Credit unions were more concerned about interest rate risk than their banks counterparts in 2013, according to a recent report from research firm Aite Group.
The report, Top U.S. Lenders Tackle Risk and IT Challenges: Not Their First Rodeo, was based upon a 2013 follow-up survey among lenders who participated in 2011 lending survey by Aite. That first survey asked about the lenders' most pressing concerns, which at the time included managing troubled portfolios, portfolio growth and regulatory uncertainly.
To gauge if some of those same lenders had similar or different challenges, Aite conducted the 2013 survey designed to discover how the 2013-to-2014 plan was progressing and what the lenders' vision was for 2014 and 2015.
While all the lenders surveyed had the same top concern of compliance and regulatory risk, the credit union respondents expressed more unease “with the addition of more and more regulations, demands to respond quickly, and the challenge to make tightened deadlines than in the inconsistency of interpretation and unreasonable demands made by regulators that troubled banks,” said Christine Pratt, Aite senior analyst.
“Banks and credit unions differed a bit on some others as well. Credit unions found interest rate risk to be very challenging while most banks not quite as much,” Pratt said.
Likewise, banks also spoke about the effect that rising rates would have on distressed home equity line of credit portfolios or mortgage refinances in particular, but credit unions saw rising rates as inhibiting their ability to entice credit customers to leave their banks such as in refinancing auto loans, for example, Pratt noted.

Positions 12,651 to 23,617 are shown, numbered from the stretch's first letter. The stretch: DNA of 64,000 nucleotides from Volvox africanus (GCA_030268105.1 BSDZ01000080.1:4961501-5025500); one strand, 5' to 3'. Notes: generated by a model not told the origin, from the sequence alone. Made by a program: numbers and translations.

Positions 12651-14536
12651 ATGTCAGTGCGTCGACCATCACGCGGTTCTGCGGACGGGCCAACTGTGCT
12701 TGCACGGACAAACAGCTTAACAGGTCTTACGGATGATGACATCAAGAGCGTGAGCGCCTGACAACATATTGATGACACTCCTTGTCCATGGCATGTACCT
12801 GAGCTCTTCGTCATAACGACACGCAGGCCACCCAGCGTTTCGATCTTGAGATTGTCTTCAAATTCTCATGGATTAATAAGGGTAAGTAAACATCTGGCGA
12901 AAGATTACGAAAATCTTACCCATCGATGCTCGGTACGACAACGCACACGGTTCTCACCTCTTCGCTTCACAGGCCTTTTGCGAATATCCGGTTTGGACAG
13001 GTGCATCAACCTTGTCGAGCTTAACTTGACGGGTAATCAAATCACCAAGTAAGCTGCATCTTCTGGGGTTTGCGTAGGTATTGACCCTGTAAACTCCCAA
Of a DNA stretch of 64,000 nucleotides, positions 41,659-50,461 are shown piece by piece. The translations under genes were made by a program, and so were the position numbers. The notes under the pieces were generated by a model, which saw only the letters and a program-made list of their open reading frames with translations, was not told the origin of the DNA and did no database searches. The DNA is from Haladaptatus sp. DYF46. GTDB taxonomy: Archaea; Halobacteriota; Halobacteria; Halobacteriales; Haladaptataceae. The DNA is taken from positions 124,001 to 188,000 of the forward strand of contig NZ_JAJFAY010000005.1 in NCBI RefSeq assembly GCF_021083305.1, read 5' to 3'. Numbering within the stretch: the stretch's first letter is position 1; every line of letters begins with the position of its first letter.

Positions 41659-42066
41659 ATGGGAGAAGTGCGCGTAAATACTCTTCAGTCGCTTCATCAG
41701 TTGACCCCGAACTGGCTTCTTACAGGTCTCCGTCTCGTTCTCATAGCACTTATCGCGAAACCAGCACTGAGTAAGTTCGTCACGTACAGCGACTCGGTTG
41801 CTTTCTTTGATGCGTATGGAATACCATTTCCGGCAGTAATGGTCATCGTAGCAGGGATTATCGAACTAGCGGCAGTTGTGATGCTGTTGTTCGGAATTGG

“Credit unions also found credit risk to be more challenging than the banks did and concern about reputation risk was lower in banks as well,” Pratt said. “Credit unions also saw more of a challenge in systemic risk from internal causes than in external fraud from denials in service for example that have plagued the banks.”
According to the Aite report, credit executives in both the consumer and small-to-midsize business segments continued the struggle to grow portfolios against immoveable foes. Pratt said that is to say that the economy, regulations and a variety of other risks continue as potent or even potentially dangerous challenges to the survival of the U.S. financial ecosystem.
Since 2008, regulated financial institutions’ earnings have reflected heavy interest income losses on credit portfolios, the Aite report read. Retail credit balances declined more than $1 trillion by 2013 from the 2008 high of $13.7 trillion. More than 70% of loan balances continued to reside in the troubled real estate portfolios such as mortgages and HELOCs. Indeed, nearly every type of loan portfolio has lost significant balances. New loans often came in at lower interest rates than did mature loans, further diminishing portfolio returns.
Read more: Compliance concerns still top list of challenges ...
In 2011, 72% of the interviewees chose regulations as the biggest challenge that lending managers were facing, according to Aite. By 2013, when most lenders had expected to be moving forward, a full 95% placed compliance and regulations atop the leader board. Interest rate risk, particularly in mortgage and home equity portfolios, ranked second on the challenge list, with 50% of respondents finding it very challenging or extremely challenging.
Aite found that what was apparent for all the credit union and bank participants was compliance remaining a serious challenge, and they did not see that changing in 2014 or even 2015.The strongest areas of concern frequently mentioned were the uncertainty of final rules and regulations as well as tight timelines for implementation including the Qualified Mortgage rule in the Dodd-Frank Act.